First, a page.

Grotte de Montgaudier

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Site type:
45.66, 0.44
Homo neanderthalensis

The Grotte de Montgaudier is located in the department of Charente, in the town of Montbron. It was occupied from the Mousterian (Middle Paleolithic) to the Magdalenian (Upper Paleolithic) and yielded Neanderthal, Homo sapiens, and ancient fauna bones, a rich lithic industry, a bone industry as well as elements of parietal art and portable art.

The cave was occupied from the Mousterian to the Magdalenian. In the upper Solutrean, men would have simply passed through or occupied the Abri Paignon.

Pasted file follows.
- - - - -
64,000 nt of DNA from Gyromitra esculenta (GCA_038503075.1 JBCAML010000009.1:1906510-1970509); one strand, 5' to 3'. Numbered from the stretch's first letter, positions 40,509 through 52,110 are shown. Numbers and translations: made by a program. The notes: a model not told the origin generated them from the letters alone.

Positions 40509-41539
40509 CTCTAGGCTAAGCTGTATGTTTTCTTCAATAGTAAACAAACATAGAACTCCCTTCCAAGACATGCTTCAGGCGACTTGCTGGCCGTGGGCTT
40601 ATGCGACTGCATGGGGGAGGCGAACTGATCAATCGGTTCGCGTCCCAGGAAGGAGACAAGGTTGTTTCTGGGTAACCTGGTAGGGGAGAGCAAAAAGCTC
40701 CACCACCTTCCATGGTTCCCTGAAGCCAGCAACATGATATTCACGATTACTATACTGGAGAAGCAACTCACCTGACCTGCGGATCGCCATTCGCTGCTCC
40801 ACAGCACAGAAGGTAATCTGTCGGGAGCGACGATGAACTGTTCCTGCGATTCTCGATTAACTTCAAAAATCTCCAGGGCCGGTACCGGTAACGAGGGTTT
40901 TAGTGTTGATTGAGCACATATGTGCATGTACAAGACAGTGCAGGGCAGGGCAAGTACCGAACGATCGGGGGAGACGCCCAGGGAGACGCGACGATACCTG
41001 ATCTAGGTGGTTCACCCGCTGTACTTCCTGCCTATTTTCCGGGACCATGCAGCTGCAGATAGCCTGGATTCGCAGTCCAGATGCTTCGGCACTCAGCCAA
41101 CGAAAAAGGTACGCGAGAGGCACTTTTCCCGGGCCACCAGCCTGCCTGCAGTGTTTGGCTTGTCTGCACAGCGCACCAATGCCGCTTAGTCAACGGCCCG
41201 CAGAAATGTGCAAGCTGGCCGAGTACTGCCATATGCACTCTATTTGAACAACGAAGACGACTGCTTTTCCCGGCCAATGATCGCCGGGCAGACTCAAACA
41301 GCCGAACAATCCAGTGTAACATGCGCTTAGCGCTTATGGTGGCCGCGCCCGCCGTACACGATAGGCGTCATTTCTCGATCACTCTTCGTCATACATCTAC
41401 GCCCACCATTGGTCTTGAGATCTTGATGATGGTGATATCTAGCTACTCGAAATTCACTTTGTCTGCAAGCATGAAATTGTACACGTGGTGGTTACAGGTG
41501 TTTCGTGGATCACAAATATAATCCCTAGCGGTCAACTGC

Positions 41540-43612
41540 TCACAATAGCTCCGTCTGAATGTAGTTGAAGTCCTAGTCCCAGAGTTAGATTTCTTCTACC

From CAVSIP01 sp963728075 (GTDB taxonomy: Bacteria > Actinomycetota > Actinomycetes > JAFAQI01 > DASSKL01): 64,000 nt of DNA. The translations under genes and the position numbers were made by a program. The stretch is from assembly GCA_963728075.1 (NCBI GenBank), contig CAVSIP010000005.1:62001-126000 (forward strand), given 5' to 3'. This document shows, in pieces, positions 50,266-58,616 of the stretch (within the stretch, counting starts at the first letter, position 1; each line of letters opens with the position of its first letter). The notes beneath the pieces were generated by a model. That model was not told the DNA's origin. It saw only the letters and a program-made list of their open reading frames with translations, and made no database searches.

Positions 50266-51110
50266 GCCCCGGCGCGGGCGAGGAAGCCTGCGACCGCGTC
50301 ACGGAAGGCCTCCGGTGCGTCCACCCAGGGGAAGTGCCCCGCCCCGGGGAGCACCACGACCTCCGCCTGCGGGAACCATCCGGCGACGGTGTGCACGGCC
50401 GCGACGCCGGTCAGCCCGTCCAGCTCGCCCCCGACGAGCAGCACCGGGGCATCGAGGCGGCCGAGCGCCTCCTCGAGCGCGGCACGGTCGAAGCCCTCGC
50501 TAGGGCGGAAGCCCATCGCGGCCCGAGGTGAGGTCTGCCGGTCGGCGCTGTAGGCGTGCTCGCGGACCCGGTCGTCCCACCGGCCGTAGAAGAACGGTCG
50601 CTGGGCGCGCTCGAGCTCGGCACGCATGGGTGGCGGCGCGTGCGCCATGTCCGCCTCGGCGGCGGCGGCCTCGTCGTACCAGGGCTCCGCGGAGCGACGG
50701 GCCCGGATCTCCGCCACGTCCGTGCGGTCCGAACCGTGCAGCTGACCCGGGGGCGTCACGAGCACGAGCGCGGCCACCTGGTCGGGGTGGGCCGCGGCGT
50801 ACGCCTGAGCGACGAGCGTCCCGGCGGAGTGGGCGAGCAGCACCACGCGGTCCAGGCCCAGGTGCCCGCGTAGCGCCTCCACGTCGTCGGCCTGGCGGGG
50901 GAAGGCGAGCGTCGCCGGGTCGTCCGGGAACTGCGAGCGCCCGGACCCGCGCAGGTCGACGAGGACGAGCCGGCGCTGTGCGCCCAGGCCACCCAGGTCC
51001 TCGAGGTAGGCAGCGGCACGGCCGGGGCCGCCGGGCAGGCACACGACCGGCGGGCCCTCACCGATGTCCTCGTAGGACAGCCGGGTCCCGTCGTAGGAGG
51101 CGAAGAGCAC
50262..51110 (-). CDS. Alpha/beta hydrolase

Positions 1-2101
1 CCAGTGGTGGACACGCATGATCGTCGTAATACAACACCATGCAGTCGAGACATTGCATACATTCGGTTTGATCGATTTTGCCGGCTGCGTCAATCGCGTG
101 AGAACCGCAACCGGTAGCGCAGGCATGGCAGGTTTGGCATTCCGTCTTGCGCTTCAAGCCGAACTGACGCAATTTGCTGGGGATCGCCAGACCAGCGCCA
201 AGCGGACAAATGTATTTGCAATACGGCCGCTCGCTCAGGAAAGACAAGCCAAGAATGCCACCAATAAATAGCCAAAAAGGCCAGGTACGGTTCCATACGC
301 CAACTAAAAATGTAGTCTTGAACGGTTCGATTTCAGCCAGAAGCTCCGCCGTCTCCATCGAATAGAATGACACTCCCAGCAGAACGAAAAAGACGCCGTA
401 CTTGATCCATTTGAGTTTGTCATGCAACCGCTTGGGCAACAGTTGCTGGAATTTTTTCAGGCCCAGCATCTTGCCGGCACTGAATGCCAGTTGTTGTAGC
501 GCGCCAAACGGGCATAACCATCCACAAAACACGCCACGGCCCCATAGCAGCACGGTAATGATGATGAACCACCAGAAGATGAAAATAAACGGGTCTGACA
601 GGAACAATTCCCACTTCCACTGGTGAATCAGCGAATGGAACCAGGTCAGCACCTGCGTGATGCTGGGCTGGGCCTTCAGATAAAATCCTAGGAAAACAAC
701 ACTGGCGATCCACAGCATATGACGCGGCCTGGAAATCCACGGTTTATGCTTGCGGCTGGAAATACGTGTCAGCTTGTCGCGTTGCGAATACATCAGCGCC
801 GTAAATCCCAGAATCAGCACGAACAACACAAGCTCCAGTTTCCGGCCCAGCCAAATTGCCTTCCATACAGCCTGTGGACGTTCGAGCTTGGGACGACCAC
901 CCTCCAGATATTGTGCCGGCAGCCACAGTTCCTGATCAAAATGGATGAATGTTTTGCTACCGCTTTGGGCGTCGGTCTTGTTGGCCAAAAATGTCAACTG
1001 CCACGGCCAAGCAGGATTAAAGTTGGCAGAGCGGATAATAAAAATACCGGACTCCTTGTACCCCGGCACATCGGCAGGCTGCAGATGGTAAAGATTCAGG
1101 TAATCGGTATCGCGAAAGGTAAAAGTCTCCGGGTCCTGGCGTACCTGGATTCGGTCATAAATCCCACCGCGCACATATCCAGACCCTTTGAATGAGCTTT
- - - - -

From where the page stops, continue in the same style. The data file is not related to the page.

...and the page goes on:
In 1974 was discovered part of the jaw of a young Neanderthal aged 12 to 14 and a half who would have lived at the end of the Riss glaciation (penultimate glaciation). It is possible that its mandible fell from the Lartet shelter located above and then it would have lived in the Mousterian.

In 1988, Louis Duport discovered in locus 12 a deciduous molar without wear, therefore belonging to an 8-year-old child (more or less 2 years). The occlusal surface is 5 cusps, which is still common today; but the crown is very large, which would date it to the Middle Magdalenian.

In 1968, two Homo sapiens skulls, that of a very well preserved young adult and that of a child aged 8 to 12, were found in the Abri Gaudry and dated Magdalenian V or VI. Another skull fragment was found in the Abri Paignon, in the Magdalenian level.